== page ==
Like I always thought of the Maoris. Cook had fished New Zealand from the ocean depths. Despite of a Garry's of the sea. Despite the murmurs of his officers despite the cannibal Mallory's as I bought a nice done these for bidding land which proved barren peaks roughly against the clouds I saw in this voyage around New Zealand the collapse of a dream. The total destruction of our area fabric called continent north would say we turned between the coast of Australia and the Great Barrier Reef with its thousand fangs ready to end our park. Then suddenly one day. Mr. Banks are sinking the ship a sickness but I do not see anything. Nothing to. Ship. Something.
To talk. About. Come start right time we must put up. Then we shout. Was. Cook's perfect coolness dampened panic after 23 hours of searing anxiety. We were free and the whole was fathered plastered with oakum and whoops who else but cook could have soup controlled men and officers they told tried to match his comm and with a quite unprecedented abstention from oaths he snatched the endeavor from the coral jaws and guided her smitten by tremendous breakers past reefs which rose perpendicularly from a fathomless sea between us and destruction lay only the breath of a single wave and the Dutch shipwright
So does that in places our ships planking had been worn by the coral to the thickness of one eighth of an inch. Nobody can tell me that the captain was but an ordinary man. What harvest had those three years sailing yielded statements of winds tides and rocks. The character of lands the habits of savages and above all a map landfalls rumors of coasts dreams of continents translated into five thousand miles of coastline defined with a precision not surpassed by that of Britain itself. And this map he laid on the apple of the table with a modesty which was part of his genius. Although the discoveries made on this voyage are not great yet I flatter myself that they are such as may merit the attention of their Lordships had we been so fortunate not to have run ashore much more would have been done in the latter part of this voyage than what was. But as it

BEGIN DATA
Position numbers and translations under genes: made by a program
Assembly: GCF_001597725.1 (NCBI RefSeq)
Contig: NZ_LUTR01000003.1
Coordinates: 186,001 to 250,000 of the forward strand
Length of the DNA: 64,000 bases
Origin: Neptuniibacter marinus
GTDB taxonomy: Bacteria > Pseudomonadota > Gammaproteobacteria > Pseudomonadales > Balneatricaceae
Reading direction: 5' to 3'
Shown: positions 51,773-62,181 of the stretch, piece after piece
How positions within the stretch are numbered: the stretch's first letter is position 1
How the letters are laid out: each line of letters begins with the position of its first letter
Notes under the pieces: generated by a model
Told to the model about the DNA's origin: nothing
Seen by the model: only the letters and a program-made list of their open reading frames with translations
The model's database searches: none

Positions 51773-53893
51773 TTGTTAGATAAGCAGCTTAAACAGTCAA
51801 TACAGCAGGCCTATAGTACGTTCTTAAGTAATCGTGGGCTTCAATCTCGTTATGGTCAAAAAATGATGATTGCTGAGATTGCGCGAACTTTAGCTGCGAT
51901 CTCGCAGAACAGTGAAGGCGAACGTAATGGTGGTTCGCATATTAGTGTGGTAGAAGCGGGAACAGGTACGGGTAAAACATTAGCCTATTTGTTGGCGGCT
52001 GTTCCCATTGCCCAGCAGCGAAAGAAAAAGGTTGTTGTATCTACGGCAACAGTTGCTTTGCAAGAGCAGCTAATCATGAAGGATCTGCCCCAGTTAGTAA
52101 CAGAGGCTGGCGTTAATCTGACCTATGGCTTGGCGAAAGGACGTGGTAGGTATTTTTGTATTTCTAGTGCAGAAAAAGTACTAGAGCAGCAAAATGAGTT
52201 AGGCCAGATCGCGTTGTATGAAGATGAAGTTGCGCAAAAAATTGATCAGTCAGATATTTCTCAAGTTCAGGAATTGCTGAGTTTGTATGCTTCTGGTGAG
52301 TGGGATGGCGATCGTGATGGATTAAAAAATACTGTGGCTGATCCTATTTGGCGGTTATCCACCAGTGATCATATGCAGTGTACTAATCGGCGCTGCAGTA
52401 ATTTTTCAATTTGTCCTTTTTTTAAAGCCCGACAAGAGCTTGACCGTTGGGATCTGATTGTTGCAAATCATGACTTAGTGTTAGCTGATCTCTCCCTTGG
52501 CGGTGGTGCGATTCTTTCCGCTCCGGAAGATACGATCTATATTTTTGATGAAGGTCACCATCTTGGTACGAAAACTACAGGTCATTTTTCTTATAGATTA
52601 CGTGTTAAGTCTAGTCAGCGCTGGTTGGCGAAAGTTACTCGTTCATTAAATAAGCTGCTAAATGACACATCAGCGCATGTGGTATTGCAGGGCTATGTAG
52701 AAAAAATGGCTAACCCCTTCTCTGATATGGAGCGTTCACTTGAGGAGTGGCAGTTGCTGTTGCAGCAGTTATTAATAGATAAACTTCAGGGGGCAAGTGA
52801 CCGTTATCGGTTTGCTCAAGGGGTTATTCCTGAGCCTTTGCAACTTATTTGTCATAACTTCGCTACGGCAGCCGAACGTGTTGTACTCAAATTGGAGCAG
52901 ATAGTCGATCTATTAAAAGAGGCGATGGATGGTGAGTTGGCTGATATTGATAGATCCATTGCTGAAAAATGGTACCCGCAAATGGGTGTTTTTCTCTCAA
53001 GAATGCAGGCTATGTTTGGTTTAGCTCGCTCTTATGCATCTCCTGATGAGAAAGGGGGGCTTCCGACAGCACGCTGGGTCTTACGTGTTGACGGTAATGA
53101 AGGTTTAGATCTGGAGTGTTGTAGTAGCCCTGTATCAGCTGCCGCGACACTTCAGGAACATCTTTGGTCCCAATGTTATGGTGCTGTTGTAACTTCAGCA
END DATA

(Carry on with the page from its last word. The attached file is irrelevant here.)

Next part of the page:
is I presume this voyage will be as complete as any before made to the South Seas. In 1772 he set out again to give advice to the blind chart of the deepest south casting his grapnel farther below the equator than any before him to the high latitudes of blue snow and roll dice for the birds growled like white lions and the dismal sheen of the snowy cliffs dazzled men's hearts as well as their eyes as we zigzagged in the high latitudes dredging the ocean for the fabled continent at times we were quite surrounded by ice in the indescribable cold the riggings were like frozen branches. The sails like plates of metal and we seamen were encased in solid snow as an armor. Again and again like a tiger the resolution charged the sculling wall of ice the Gelug citadel of the South. But it stood unresisting. I will not say it was impossible anywhere to get further to the south but the attempting it.
Would be a dangerous and Russians are pros. It was indeed my opinion that the ice extended quite to the pool. Or perhaps joined to some land. A country doomed by nature never once to feel the warmth of the sun's rays but to lie buried in everlasting snow and ice. Saw northward again he sailed reducing and disciplined tradition to verified certainties exchanging a chaos of assertion for order the order of his mind and the order of a map to the natives. He was becoming a legend. We are of these islands here the proud day toward day our friend smiling and flowing beads for our children to chase to understand door day or was something more than a man more than a man as a resolution and the discovery sailed home cook knew that his net dragged through the whole of the Pacific at back no continent there was
no Terra Australis incognita. He had slain that legend with the chart and mankind had moved one long stride forward along the path of knowledge. Google. Was. Three years and 18 days I beat along with the captain. 70000 miles. And on that long voyage not one single man died of scurvy. The captain had not only tamed the notion he had destroyed the destroyer of sailors but Cooke himself had contracted a virus more variant than scurvy that fever of the soul which only the last discovery will calm my fate drives me from one extreme to another. A few months ago the whole southern hemisphere was hardly big enough for me. And now I am confined within the limits of Greenwich Observatory lionized